23 Feb 2011 - 11:35am
r32soul
2009

I think confirmation of payment should definitely be part of the step by step process.  If you are from financial company, the confirmation step is extremely important especially when it comes to making a payment.  You have to account for a step where users acknowledges that payment is successful, and that you allow users to print the confirmation screen or OK the confirmation of the payment being successful. 

23 Feb 2011 - 11:35am
r32soul
2009

I think confirmation of payment should definitely be part of the step by step process.  If you are from financial company, the confirmation step is extremely important especially when it comes to making a payment.  You have to account for a step where users acknowledges that payment is successful, and that you allow users to print the confirmation screen or OK the confirmation of the payment being successful. 

24 Feb 2011 - 1:53am
Headspace
2010
In general it depends on how you use the confirmation. If it is merely a feedback (which could also be represented in a layer) it might not be counted as a step within the process. In most cases, the confirmation is employed to deliver additional information and/or directions, therefore it should be considered as a full step.
24 Feb 2011 - 9:35am
jonkarpoff
2009

I would say that confirmation, just as a failure defines a change in state and requires that an actor (the System) must take an action. This is an explicit step in the process flow:

On Succes: System displays a confirmation
On Failure:  System displays an error message

I would also certainly include both states in wireframes as these are pages that:
(1) Need the behaviors defined
(2) Need to be designed and produced

Rule of thumb: If you can describe a change in state as a Actor/Verb/Subject statement it is a step in the process -- System/Displays/Confirmation
Or in SCRUM the user story would be: System needs to displays a confirmation so the user knows the transaction has succeeded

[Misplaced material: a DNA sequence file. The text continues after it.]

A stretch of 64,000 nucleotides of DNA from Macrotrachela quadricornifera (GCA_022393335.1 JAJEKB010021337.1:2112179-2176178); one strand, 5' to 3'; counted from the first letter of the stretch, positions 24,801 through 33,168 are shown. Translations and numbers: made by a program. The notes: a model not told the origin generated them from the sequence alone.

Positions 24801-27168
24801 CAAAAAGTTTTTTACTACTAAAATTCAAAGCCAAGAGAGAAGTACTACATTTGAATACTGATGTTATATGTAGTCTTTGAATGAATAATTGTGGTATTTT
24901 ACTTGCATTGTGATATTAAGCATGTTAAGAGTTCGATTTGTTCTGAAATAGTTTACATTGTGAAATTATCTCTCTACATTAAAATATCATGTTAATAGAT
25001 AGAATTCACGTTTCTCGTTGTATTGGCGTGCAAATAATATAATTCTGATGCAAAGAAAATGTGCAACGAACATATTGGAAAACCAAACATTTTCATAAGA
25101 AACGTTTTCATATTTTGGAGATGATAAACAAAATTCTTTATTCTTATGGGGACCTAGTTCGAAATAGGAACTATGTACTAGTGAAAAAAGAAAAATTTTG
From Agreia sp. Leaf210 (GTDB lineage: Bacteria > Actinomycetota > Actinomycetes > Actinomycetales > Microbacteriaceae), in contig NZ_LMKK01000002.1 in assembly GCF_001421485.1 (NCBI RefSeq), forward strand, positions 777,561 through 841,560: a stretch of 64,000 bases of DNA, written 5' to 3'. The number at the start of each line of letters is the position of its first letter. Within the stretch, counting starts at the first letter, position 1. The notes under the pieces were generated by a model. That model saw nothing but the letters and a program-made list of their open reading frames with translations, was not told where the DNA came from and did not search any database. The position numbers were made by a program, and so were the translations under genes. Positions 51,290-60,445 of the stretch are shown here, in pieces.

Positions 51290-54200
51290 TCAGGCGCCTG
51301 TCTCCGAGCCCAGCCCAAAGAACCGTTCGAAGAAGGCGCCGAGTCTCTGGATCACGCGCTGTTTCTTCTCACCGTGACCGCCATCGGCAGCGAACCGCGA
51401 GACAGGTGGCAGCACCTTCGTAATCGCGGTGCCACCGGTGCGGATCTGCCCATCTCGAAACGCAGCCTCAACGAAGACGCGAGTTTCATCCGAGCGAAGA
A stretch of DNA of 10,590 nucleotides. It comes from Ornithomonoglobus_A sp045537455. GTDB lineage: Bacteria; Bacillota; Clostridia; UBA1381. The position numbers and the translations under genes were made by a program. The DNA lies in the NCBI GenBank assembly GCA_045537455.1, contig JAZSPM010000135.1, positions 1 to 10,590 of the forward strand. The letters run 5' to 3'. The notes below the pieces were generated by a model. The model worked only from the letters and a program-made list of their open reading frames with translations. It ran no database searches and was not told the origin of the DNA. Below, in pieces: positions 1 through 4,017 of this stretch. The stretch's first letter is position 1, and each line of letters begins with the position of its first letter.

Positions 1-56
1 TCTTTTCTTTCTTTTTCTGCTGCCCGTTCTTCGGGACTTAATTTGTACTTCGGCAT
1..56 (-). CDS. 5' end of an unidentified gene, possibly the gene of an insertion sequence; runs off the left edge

24 Feb 2011 - 9:42am
jonkarpoff
2009

Just another thought...

If the verb is "display" then that has to be a trigger for a wireframe, unless there is a generic "confirmation message page" that you can simply reference. (Draw once, use many).

One good analysis tool for process is a swimlane diagram where you have lanes for User, Presentation, Logic and Data. Really lets you understand interactions at all levels in depth while not requiring in-depth tehcnical definitions of the components (conceptual model only).

25 Feb 2011 - 12:35am
Sridhar
2010

Treat it as a step, if by taking that step the user is actually doing an action on the system.

25 Feb 2011 - 10:23am
sherihy
2008

You said: "There is nothing left for the user to do but close the dialog." Is the confirmation message in a dialog box, or is the whole process in a dialog box or layer?

Generally you want a checkout flow to be as short as possible, to make it seem less intimidating/time-consuming to the user. BUT two steps is VERY short. People like lists of three, they help to organize things. So if the process is three steps (including confirmation), I see no problem with listing the confirmation page as a step.

If the process takes place on the page and not in a dialog box, and you have a clear listing of the steps as an element on the page (let's call it the breadcrumb trail, even though the steps are most likely not clickable), you would be telling people in advance that Step 3 is the confirmation, so there would be no surprises there. Conversely, if you didn't list the confirmation as a step in the process, the confirmation page would either be missing the breadcrumb trail, or it would have the breadcrumb trail but the step you're "on" is not listed. Both of which are confusing.

Sheri